So far, only 55 percent of AstraZeneca dose has been given to the European Union, put in people’s arms, According to the block’s data, Is lower than the rate of use for other vaccines. Some seven million doses are still sitting in the refrigerator.
While some countries have administered more than 70 percent of their doses, others are struggling to get them off the shelves: Germany and France have supplied nearly half of AstraZeneca’s supply, and Luxembourg administered only a third. is.
Scientists said such a public dustbin is overseeing a test among American medical experts and the company sponsoring it was highly unusual.
“It’s usually done privately,” said Stephen Evans, a professor of pharmacopaediology at the London School of Hygiene and Tropical Medicine, about disagreements between a data and safety monitoring board – expert testing and overseeing a vaccine manufacturer We do. “So this is unprecedented, in my opinion.”
In its first public comment, AstraZeneca said the results published on Monday reflected its US trial data as of 17 February. It said preliminary evaluation of more complete test data showed that “the results were consistent with interim analysis,” but said it would share greater efficacy results within 48 hours.
Scientists said that the problem may yet become a technical matter that did not change their assessment of the vaccine. US officials did not suggest that any security issues were averted, a subject of intense interest in the wake of concerns in Europe.
Nevertheless, it fired off the sail of the European MPs’ public campaign to restore confidence in the shot. In recent times, several political leaders, including Britain’s Prime Minister Boris Johnson and France’s Prime Minister Jean Castex, have received the vaccine in a bid to show people that it was safe.
“I really didn’t feel a thing,” Mr. Johnson told reporters. “I cannot recommend it highly enough.”
The offense on Tuesday was the latest in a series of rogues created for the thorny relationship between AstraZeneca and US and European regulators – and, scientists said, made redundant Public confusion about a vaccine This appears to be highly effective.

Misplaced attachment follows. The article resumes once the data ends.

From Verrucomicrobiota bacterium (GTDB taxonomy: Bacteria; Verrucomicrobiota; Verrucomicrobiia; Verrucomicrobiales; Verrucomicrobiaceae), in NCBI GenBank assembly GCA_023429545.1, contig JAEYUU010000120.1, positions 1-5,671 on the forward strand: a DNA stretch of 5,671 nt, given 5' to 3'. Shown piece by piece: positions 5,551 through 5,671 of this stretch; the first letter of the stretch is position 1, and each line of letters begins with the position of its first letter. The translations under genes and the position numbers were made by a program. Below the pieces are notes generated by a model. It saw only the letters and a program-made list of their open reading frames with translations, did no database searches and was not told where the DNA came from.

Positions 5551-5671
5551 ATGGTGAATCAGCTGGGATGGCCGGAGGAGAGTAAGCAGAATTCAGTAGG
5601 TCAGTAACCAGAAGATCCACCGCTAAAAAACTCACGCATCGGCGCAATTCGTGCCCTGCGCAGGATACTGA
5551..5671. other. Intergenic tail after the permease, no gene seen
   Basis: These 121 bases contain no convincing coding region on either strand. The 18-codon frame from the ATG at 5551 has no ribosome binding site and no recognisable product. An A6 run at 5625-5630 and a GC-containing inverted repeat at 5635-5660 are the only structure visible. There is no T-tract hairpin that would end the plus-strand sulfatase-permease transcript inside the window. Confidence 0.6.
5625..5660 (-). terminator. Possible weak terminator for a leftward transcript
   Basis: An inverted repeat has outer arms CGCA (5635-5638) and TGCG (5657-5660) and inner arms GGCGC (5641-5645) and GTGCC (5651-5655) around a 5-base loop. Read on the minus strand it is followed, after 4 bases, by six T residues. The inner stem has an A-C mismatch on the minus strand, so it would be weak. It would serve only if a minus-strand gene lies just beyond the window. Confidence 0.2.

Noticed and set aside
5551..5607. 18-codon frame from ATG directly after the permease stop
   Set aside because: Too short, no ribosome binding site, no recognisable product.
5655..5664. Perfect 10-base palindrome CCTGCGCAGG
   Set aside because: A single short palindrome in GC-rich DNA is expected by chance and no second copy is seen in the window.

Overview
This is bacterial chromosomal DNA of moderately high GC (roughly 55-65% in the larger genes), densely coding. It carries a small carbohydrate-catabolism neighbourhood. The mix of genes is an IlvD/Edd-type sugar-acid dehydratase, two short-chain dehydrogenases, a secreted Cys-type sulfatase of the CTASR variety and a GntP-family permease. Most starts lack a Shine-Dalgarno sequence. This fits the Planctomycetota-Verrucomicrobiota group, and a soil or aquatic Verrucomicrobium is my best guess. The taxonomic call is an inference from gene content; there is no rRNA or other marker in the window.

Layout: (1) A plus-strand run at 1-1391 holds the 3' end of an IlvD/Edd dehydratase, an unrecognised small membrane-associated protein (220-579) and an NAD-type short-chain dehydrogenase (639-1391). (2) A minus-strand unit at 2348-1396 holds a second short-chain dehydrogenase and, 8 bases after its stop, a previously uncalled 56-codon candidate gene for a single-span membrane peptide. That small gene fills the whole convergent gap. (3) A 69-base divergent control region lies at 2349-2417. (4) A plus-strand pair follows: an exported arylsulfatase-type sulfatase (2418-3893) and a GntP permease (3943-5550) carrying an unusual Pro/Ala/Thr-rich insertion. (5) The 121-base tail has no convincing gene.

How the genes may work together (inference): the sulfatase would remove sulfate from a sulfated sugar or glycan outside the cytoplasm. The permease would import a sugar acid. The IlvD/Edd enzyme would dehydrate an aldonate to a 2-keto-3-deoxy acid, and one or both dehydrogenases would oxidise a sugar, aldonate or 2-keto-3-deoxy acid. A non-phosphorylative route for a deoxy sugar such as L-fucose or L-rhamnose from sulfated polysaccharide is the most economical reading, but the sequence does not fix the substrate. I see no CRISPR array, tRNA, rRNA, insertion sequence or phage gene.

In early September, the company quietly halted its global trials after a participant fell ill in the UK. But American regulators were not revealed until the story broke in public. Subsequently, it was grounded for about seven weeks to provide evidence to the FDA that the company’s lethargy was not associated with any disease. AstraZeneca has stated that it shares data in a time bound manner.
By the end of November, the company was riding high again: it released results from initial clinical trials in the UK that showed the vaccine was up to 90 percent effective.
But those results, too, were quickly clouded by uncertainty. AstraZeneca later admitted that there was confusion over the vaccine dose initially received by some study participants, making it more difficult to interpret the findings.
European Union officials said the delay in data quality occurred partly between regulators and AstraZeneca.
And even after the vaccine was authorized, many European countries had initially restricted it to younger people, citing a lack of sufficient data about its efficacy in older people. That problem had to be solved by the American trial, which had a better representation of older people.
Neither European nor British regulators gave any indication on Tuesday that problems with AstraZeneca’s US data would have any effect on the rollout there. Those agencies relied on a different set of data from non-US trials to authorize the vaccine.
“We are in touch with the company regarding this further information,” the European Medicines Agency said in a statement on Tuesday, and the EMA will assess related data.
Matina Stevis-Gridneff contributed reporting from Brussels.